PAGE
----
Q. Is electric fencing more cost effective than other fencing solutions?

A. With the exception of barbed wire, electric fence is the most economical fencing that can be installed. Considering that the shock of the fence is the greater deterrent and not the brute strength, the need for elaborate bracing is unnecessary except with high tensile wire. Reduced repair and maintenance of electric fence also adds to the economical value. Over long periods, electric fence requires far less consumption of time and money to maintain compared to most rigid products.


Q. What do I do if I strip a screw in a vinyl sleeve and the insulator is loose?

A. The sleeves are made of PVC like water pipe but with high grade UV protection. You can simply put a drop of PVC glue on the screw and gently thread it back into the stripped out hole. It will dry tight but not stick to the polyethylene insulator.


Q. What is “Fence Load”?

A. An electric fence is a less-than-ideal environment on which to conduct electricity. Along the course of the average fence there are many conditions which will divert or impede the flow of electricity. Collectively, these conditions are known as “fence load”. Weeds or vegetation growing on the fence line are the most common culprit contributing to a heavy fence load. Green plants draw voltage and amperage from the fence to the earth. Other circumstances can rob the fence of voltage and amperage. Cracked or broken insulators, or insulators of poor design will allow electricity to leak to the fence post and return to earth. Sagging or broken wires can contact un-insulated wires or the ground.Wet weather will magnify all of these problems. When enough conditions exist to draw all of the electricity produced by the fence charger from the fence, the fence is said to be “shorted out.” Rusty wire, poor splices, or wire of insufficient diameter to carry the flow of voltage and amperage also contribute to fence load. These problems do not draw voltage and amperage to earth, but they do impede the flow of electricity along the fence, contributing to the fence load. Even the length of the fence contributes to the fence load. The longer the fence, the less ability (or greater capacitance) it has to store the energy supplied by the charger. On very long fences, capacitance can be a major contributor to fence load. Proper construction with quality components, installing an adequately powered fence charger, and good management practices are the key to keeping fence load under control.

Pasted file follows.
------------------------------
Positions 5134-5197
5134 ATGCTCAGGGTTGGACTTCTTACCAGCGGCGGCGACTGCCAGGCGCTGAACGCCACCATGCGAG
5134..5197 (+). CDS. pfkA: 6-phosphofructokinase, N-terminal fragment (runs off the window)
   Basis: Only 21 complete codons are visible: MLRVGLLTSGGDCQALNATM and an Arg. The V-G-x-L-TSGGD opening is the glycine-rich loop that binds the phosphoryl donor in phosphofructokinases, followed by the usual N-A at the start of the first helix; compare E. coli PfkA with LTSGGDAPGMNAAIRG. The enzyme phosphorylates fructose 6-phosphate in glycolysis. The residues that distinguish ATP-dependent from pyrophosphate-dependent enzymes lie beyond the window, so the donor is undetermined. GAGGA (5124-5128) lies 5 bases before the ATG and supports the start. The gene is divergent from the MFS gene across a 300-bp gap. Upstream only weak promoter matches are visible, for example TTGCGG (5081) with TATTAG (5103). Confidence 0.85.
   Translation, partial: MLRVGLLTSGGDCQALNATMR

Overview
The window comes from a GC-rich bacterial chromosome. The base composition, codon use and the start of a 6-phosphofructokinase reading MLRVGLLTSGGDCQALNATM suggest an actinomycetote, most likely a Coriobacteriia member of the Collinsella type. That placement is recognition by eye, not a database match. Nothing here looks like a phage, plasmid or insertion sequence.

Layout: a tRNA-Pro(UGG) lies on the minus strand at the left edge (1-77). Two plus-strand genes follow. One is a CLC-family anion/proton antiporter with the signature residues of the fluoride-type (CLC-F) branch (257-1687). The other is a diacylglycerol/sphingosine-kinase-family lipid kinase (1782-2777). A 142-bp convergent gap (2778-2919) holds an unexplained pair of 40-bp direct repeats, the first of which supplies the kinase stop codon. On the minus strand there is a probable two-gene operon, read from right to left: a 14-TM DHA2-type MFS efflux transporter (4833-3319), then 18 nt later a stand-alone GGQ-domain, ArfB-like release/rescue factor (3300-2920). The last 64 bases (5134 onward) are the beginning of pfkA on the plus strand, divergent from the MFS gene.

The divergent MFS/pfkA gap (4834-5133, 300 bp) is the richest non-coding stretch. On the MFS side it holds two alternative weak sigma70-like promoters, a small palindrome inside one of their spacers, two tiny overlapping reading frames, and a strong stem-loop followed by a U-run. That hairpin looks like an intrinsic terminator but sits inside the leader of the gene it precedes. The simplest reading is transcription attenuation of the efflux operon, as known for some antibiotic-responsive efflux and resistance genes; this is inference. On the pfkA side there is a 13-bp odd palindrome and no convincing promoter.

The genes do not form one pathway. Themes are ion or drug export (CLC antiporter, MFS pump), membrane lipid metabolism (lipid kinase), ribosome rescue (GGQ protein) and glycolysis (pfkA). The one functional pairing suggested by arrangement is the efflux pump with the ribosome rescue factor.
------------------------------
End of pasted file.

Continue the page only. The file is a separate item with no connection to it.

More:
Q. What is the most common failure of electric fencing?

A. The most common failure of electric fence is poor grounding. This can result from barren, dry, frozen or heavy snow covered ground. Knowing that these conditions exist before a fence is built could lead to the installation of a hot/ground system.


Q. What role does soil condition play in electric fence installations?

A. Soil condition is an issue that must be considered when installing electric fencing. Dry or sandy soil may require a fence charger with greater power than in moist areas where green foliage is abundant year around.


Q. Where should I install gates?

A. Location of gates, type, and amount of traffic going through the area is an important consideration. Installing metal gates in high traffic areas and in corners makes handling animals easier. Electric gates are great for pasture separations or implement traffic.